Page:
By Rochelle Metcalfe
I arrived in San Francisco in January 1959, married, took up residency on Steiner Street between McAllister and Golden Gate, a block off of famous Fillmore Street, then a lively center for African-Americans. Black-owned businesses thrived, entertainment bustled — nightclubs, dance halls, theaters, a bowling alley, skating rink, you name it.
I always loved the nightlife — music and dance. I came to town during the waning days of an era, but experienced many hot spots, including Charles Sullivan’s Fillmore Auditorium, where I saw soul man James Brown, Aretha Franklin and Lil’ Willie “Grits Ain’t Groceries” John.
Foot pattin’ to funky organ grinder Richard “Groove” Holmes at Jack’s on Sutter Street, a block off Fillmore — the great late Saunders King performed there. Jack’s was forced to move and ended up at the corner of Fillmore and Geary — now the Boom Boom Room — where I caught a few 6 a.m. breakfast jams. I was mesmerized by lean Jimmy Ed, who could fire up the organ and run Jimmy Smith off the stage. Jack’s was the last club of the Fillmore jazz era to close, in May 1988 due to tax problems.
The most famous nightery was Jimbo’s Bop City — the hot after hours jazz spot at 1690 Post Street and Buchanan, now part of Japantown — owned by savvy Jimbo Edwards. It was noted for good soul food and music that featured top flight jazz musicians who played downtown, across Van Ness — the dividing line — in segregated clubs that barred blacks.
Whites came uptown to hang out in black joints — the likes of columnist Herb Caen and his white friends. Would you believe this lasted until the late 50s? Literally it was jazz in the garage — a former shoeshine stand run by Edwards converted into a small club. Artists like Charlie Parker, Lady Day, Dinah Washington and Miles enjoyed a pork chop sandwich, climbed on the bandstand and blew purer than he did for white audiences, by then feeling the flow.
The place would be packed, folks having a good time in the small smoked-filled room — the boss himself, Jimbo Edwards, the mayor of Post Street, in derby hat, business suit and tie, moving about greeting after-hour revelers. Bop City opened in the late 40s, and it was a sad day when the doors closed in 1965 to make way for demolition.
But the building would be saved. Community activist Essie Collins petitioned the Redevelopment Agency to move the three-story building intact around the corner to 1712 Fillmore, where it became a branch of Marcus Books, established in Oakland in 1960 by noted scholars and community activists Drs. Ray and Julian Richardson.
The Blue Mirror attracted my attention on Monday nights to hear pianist and vocalist Earl Grant — he’d fly or drive up from L.A. — and baaaad organist Peter Rabbitt starred. The beautiful high yella fabulous Sepia Queen Leola King — a smart business woman — owned the club with her handsome husband, shrewd Dewey Wilson, who looked like a white man. He has passed on, but the legendary lady is still with us. Nowadays she holds court at the coffee house on the corner of Fillmore and Eddy.
The Queen may have lost the most due to redevelopment in the Western Addition — the Blue Mirror gone and their barbecue business on Geary torn down to make way for Cathedral Hill apartments. Like others, she received a voucher — a promise of a return to the area to rebuild. Many could not afford to wait 10 years or more. A survivor, Leola King could. She had the fight and the money to hang on, but still did not get a piece of the action in the new Fillmore.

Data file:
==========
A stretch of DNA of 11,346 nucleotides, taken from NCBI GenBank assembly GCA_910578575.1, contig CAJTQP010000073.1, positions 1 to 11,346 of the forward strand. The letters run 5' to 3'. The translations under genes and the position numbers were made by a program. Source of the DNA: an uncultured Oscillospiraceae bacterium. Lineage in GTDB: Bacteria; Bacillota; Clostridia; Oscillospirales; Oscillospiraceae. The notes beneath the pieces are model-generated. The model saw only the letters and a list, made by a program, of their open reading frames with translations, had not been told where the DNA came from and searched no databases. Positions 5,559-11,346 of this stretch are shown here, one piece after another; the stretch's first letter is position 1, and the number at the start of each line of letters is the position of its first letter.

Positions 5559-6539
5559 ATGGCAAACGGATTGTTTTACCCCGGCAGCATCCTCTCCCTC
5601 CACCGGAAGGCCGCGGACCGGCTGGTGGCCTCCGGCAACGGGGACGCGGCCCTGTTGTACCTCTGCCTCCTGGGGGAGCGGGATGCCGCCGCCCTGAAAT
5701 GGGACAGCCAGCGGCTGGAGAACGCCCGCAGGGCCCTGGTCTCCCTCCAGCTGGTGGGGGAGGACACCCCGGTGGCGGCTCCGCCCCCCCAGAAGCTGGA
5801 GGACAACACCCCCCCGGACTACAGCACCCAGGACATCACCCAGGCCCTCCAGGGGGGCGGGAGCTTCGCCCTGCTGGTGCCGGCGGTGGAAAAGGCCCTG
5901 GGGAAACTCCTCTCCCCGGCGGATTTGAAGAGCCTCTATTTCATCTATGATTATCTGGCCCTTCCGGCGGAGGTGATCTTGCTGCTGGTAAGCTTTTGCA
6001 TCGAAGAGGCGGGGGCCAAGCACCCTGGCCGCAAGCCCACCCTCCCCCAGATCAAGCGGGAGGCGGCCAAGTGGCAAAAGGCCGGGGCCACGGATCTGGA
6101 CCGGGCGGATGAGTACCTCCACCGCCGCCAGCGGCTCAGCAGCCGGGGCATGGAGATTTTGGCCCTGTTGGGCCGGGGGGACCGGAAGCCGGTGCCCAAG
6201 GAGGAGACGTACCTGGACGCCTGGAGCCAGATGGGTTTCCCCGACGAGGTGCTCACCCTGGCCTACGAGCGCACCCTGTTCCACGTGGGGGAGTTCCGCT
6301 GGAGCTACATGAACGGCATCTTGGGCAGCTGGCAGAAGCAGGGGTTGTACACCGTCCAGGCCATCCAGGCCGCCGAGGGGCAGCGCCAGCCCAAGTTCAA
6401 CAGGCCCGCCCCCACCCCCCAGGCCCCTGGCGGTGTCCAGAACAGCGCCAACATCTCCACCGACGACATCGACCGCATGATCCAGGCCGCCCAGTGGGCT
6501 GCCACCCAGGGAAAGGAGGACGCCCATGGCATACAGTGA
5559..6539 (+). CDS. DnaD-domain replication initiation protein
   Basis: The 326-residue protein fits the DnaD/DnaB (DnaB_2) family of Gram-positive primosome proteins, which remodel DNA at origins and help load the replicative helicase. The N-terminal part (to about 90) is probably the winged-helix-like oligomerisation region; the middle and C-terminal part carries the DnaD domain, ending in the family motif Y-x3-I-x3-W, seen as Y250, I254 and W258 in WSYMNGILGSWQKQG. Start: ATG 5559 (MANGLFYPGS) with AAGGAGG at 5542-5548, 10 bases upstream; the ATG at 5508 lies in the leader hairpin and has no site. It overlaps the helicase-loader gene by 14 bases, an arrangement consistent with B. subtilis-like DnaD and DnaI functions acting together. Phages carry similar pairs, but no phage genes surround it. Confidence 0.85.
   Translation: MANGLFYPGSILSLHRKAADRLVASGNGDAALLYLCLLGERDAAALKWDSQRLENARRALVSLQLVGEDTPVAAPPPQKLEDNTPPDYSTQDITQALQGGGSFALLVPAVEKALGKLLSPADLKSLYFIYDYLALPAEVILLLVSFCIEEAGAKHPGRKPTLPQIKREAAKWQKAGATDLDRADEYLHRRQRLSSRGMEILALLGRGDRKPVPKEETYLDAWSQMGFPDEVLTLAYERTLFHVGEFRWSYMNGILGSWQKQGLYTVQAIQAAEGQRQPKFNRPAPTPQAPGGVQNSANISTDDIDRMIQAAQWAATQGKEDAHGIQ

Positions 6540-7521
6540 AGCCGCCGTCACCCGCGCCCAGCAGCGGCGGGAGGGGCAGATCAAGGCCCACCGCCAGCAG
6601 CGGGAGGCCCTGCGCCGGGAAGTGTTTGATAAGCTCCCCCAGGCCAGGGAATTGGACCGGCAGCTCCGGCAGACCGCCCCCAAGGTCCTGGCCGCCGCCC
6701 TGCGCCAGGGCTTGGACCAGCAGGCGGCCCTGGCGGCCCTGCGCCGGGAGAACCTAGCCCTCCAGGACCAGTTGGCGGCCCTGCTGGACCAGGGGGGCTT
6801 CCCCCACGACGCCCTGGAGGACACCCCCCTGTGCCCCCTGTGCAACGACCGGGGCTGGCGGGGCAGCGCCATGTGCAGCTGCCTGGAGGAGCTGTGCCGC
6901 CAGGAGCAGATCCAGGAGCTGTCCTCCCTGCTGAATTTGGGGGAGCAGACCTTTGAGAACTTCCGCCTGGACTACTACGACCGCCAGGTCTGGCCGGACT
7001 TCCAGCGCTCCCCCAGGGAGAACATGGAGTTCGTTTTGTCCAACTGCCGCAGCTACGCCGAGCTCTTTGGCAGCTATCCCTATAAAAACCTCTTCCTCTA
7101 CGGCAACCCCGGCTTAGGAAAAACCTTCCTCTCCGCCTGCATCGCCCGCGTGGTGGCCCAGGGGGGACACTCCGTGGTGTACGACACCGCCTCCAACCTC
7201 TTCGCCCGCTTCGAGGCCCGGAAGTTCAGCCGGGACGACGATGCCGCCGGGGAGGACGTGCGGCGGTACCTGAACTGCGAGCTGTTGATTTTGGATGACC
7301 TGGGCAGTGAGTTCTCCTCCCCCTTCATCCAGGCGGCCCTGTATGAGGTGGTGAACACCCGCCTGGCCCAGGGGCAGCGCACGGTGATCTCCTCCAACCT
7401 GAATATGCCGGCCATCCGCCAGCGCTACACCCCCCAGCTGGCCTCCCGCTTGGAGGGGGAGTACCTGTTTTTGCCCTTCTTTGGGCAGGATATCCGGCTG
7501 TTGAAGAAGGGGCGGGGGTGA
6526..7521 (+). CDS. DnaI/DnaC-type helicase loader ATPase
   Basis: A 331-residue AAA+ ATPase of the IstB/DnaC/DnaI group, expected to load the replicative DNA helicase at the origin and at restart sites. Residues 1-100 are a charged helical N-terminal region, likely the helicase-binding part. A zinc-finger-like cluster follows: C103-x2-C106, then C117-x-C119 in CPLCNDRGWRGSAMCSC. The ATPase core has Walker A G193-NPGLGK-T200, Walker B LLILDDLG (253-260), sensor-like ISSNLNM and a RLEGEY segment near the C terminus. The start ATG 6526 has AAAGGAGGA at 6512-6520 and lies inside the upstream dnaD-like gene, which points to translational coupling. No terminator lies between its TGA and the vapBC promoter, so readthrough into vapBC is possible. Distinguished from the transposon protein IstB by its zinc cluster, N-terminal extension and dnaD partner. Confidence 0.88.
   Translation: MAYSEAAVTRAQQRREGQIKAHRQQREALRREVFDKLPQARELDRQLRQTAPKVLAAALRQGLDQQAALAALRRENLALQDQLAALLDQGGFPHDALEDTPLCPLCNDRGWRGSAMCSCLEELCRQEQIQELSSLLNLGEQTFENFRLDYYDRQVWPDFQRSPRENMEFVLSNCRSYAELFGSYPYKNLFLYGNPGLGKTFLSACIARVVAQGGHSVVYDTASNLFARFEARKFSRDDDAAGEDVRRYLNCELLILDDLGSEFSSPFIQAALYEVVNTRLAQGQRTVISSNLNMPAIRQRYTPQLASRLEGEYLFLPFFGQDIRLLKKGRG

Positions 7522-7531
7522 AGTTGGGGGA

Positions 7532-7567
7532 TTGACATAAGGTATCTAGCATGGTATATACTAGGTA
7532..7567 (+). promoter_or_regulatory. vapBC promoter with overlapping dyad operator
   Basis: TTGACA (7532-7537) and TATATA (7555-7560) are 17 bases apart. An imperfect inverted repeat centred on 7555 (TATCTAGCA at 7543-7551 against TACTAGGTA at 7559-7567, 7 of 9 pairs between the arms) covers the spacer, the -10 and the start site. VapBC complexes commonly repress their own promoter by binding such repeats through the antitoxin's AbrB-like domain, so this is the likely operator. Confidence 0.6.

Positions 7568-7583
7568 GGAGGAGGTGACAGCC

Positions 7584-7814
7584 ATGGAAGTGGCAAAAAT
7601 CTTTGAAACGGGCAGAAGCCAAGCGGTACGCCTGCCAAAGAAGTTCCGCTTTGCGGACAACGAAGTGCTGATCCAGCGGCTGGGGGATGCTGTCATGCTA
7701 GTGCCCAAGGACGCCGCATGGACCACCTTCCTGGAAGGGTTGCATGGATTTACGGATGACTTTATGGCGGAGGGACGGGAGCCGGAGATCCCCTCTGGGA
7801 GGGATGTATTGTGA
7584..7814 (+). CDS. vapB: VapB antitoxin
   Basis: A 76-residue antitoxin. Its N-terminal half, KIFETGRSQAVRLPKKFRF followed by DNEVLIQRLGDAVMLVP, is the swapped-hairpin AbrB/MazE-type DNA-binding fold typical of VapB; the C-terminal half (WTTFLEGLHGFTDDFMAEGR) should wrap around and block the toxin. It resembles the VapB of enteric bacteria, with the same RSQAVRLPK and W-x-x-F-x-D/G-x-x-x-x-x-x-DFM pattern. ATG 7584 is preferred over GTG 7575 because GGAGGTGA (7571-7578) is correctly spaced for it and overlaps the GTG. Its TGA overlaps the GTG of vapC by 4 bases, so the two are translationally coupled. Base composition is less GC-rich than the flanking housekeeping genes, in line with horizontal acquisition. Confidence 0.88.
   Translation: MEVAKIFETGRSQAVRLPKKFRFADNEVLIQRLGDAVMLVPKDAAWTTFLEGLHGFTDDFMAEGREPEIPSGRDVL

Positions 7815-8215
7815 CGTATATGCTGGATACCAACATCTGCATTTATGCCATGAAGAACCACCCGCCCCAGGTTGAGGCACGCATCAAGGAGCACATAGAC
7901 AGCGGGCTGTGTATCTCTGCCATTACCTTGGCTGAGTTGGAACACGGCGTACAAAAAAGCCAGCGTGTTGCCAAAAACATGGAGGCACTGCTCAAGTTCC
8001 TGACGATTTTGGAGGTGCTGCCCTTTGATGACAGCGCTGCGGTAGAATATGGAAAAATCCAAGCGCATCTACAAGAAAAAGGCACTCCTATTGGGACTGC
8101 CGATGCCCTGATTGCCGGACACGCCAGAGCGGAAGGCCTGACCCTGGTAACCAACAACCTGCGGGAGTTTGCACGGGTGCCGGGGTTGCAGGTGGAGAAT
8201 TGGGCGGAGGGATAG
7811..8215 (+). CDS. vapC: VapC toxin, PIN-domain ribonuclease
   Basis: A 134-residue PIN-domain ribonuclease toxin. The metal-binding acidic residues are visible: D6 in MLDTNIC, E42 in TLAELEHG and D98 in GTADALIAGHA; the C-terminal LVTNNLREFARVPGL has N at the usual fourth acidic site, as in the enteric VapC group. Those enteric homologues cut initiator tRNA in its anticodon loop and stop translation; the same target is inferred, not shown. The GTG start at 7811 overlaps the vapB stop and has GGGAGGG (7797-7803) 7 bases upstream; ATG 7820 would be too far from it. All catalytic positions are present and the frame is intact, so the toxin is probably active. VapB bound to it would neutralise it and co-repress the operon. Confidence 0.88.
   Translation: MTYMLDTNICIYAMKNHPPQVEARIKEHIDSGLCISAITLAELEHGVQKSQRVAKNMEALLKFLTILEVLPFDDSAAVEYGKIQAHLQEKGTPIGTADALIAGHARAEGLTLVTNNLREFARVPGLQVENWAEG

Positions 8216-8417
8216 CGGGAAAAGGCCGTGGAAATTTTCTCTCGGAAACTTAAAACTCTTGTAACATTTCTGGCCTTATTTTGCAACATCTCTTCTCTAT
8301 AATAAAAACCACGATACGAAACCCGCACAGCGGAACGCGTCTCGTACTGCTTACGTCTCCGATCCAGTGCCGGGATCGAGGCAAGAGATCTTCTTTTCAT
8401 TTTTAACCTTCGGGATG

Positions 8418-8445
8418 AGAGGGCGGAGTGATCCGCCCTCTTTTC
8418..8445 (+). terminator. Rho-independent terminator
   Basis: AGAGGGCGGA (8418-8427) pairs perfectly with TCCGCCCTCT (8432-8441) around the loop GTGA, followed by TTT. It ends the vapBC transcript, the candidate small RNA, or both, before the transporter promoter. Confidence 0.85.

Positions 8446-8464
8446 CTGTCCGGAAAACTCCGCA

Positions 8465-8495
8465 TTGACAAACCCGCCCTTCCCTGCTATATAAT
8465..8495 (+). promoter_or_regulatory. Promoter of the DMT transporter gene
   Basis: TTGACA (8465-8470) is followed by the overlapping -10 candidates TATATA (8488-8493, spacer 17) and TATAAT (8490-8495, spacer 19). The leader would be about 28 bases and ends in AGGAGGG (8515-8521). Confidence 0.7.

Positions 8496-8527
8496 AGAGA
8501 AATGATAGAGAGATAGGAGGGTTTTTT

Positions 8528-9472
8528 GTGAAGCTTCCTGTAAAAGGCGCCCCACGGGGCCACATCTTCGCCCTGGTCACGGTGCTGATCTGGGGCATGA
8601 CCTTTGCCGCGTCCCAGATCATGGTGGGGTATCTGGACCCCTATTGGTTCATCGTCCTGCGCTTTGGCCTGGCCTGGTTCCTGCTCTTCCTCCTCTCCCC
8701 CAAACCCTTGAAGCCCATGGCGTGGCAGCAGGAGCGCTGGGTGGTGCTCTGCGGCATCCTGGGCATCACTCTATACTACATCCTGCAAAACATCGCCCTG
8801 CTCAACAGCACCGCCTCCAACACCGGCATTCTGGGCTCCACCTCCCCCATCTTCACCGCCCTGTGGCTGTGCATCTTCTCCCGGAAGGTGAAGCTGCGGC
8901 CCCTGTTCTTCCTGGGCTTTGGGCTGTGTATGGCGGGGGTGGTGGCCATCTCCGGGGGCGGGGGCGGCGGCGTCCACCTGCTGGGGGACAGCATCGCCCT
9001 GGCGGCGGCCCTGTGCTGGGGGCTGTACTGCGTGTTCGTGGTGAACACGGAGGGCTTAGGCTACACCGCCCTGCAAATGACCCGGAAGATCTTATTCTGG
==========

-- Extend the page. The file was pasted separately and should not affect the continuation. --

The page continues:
She dreamed of reopening the Blue Mirror. She was angry when she heard the name would be used for a restaurant in the new Jazz Heritage Center without her permission or consultation and threatened a lawsuit. The owners didn’t want the controversy, and the restaurant is now called 1300 on Fillmore.
Across the street from the Blue Mirror was the Manor Plaza Hotel, at 930 Fillmore, featuring a nightclub downstairs operated by Willie McCoy, and where comedian Flip Wilson, after he was discharged from Hamilton Air Force base in Novato, gigged as a doorman before he got his start in Hollywood. Headliners included Dinah Washington and Ike and Tina Turner. Savvy businessman Warren Stewart, a part owner, lived to see the changes in da ’Mo. Warren had a soda fountain on Steiner within Rector’s Chicken Shack.
There were many famous black-owned spots along Post Street — the Champagne Supper Club, operated by Curtis Mosley and the late Ernest Dewson long before he and the hat lady hooked up. Mrs. Ruth Garland Dewson of Paris, Texas, came to San Francisco in 1967 and has made herself famous selling hats on upper Fillmore.
One of the first spots my ex and I would frequent was Wesley Johnson’s Texas Playhouse, popular with regulars and military personnel. Johnson was a showman — he would drag an overflowing cotton sack, always dressed sharp, with a Texas 10-gallon hat. The first club DJ would spin those down home blues — B. B. King, Bobbie “Blue” Bland, other soul touching personalities of the day. My eyes dazzled over the bar counter — it was laden with silver dollar coins.
The Booker T. Washington Hotel and cocktail lounge was hot, located on Ellis Street between Fillmore and Webster. Who’s who in the entertainment field stayed there — singer O.C. Smith (“Lil’ Green Apples”), Brook Benton performed.
The grand opening of Yoshi’s San Francisco begins an exciting new era. I look forward to hearing some great jazz even though I know much of traditional jazz has passed and now mixes with world music. But it’s still sad, because I remember the bulldozers that destroyed a community and displaced black families, holding nothing but vouchers of promise to return. For most, the opportunity never came.
Rochelle Metcalfe has covered nightlife in the Fillmore for decades. Her column, “I Heard That,” is posted on Wednesdays at beyondchron.org.